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Key whale hunting proposals defeated

Key whale hunting proposals defeated

作者:白胸详  时间:2019-03-06 07:09:00  人气:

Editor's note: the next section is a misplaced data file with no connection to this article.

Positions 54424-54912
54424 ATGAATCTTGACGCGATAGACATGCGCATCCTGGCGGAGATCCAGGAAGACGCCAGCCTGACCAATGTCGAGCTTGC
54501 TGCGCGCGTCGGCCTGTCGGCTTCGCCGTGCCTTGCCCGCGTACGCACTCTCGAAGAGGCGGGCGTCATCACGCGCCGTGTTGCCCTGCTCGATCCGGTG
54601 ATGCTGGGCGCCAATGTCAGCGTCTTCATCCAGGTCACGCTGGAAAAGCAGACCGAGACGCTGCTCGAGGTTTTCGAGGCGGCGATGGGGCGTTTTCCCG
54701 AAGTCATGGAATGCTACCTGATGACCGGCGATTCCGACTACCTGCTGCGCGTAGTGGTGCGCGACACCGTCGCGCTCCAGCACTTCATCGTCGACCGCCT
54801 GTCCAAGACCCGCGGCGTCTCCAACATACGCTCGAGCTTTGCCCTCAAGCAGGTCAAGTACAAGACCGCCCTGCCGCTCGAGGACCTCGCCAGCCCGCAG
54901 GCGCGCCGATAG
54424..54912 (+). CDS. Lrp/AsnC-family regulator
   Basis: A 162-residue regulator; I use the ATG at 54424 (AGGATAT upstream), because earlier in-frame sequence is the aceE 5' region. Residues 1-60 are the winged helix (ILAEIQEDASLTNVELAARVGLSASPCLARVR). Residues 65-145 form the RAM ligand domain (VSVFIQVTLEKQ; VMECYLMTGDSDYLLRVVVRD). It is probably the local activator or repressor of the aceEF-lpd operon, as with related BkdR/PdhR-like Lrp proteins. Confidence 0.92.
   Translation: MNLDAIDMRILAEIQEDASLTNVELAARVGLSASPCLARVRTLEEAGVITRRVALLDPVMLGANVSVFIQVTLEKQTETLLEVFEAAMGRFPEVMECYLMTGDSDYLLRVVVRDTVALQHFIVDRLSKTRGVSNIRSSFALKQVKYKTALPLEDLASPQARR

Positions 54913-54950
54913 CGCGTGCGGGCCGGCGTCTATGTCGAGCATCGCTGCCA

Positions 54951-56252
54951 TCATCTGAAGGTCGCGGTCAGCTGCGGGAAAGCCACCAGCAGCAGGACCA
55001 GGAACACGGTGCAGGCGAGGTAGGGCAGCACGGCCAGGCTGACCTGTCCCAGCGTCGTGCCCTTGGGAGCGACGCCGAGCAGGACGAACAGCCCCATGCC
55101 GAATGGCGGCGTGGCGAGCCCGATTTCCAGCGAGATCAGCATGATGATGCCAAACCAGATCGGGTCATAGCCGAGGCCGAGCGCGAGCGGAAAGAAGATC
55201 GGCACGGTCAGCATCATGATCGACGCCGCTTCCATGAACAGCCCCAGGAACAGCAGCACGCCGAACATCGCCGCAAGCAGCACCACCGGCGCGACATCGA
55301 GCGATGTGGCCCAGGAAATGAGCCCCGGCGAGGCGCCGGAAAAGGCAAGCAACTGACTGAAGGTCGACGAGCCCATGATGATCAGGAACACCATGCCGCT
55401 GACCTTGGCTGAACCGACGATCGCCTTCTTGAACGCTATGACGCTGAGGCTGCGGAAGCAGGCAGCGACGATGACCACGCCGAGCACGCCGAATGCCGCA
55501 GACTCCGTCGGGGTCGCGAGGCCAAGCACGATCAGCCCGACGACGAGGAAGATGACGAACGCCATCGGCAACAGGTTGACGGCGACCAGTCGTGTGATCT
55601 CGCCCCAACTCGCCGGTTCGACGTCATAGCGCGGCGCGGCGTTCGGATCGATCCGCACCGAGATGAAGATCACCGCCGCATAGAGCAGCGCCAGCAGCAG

By Emma Young, London The 53rd annual International Whaling Commission meeting has opened with the rejection of two key pro-whaling proposals, following heated arguments between pro- and anti-whaling nations. First, Iceland’s plans to rejoin the commission while reserving the right to resume commercial whaling were dashed. Then, Japan’s proposal that open ballots could be replaced by secret voting was defeated by a sizeable majority. Both votes were seen as important for the credibility of the IWC and for the future of the international ban on commercial whaling, which has been in place since 1986. The Iceland result was “the right decision,” said Elliot Morley, the UK’s IWC assistant commissioner. “This is not a ban on Iceland – it’s a rejection of Iceland saying it’s going to pick and choose what parts of the IWC it agrees with. The moratorium is a fundamental part of the IWC.” Anti-whaling campaigners feared that a move to secret ballots would also make an overturning of the moratorium more likely. Vacillating nations would be more likely to back Japan and its pro-whaling allies if a vote on the issue was held in secret, said Richard Page of Greenpeace. Iceland officially rejoined the IWC in June 2001. However, it reserved the right to resume a commercial hunt. Nineteen of the 43 members of the IWC voted to reject Iceland’s reservation. Sixteen countries refused to participate in what they described as an “illegal” vote, and three abstained. Some other nations who had not paid their IWC fees were not permitted to vote. Iceland has now been relegated to the position of an observer without voting rights for the remainder of the 2001 meeting. But the Icelandic team has rejected the IWC’s decision. “The opposition is crazy,” Kristjan Loftsson, ex-head of a whaling company and an adviser to the Icelandic IWC team, told New Scientist. “We have a full right to rejoin with our reservation,” he insisted. A spokesman for the team says it has not yet decided whether to reapply to join the IWC without the reservation on commercial hunting. Karen Steuer of the International Fund for Animal Welfare says: “This is a severe blow for Iceland. They could go ahead with commercial whaling but it would be pirate whaling outside of the IWC.” Norway is currently the only country permitted a commercial hunt. It registered its opposition to the moratorium in 1982, and so is not considered to be bound by it. The vote on secret ballots – which was passed by 21 votes to 14 – has also been seen to boost the credibility of the commission. New Zealand was a particularly vocal advocate of voting transparency. New Zealand’s IWC commissioner Sandra Lee highlighted the recent Australian Broadcasting Corporation interview with Masayuki Komatsu, head of the international division at Japan’s Fisheries Agency, in which he admitted using promises of aid to persuade poor countries to vote with Japan. This admission was later denied by the Japanese government. The New Zealand government “views the proposition of vote buying as outrageous and has publicly said so,” Lee told delegates. “It is a serious misuse of policy influence by wealthy nations.” Japan’s assistant commissioner to the IWC, Masayuki Komatsu, told the meeting New Zealand’s statement was “misleading and erroneous”, dismissing it as “full of lies”. Daven Joseph, commissioner for Antigua and Barbuda, also made his views crystal clear. The vote disallowing Iceland’s reservation was itself an act of “treachery, which has brought the organisation into disrepute”. Antigua and Barbuda is one of the Caribbean nations accused of receiving aid in return for backing Japan and like Norway and Japan,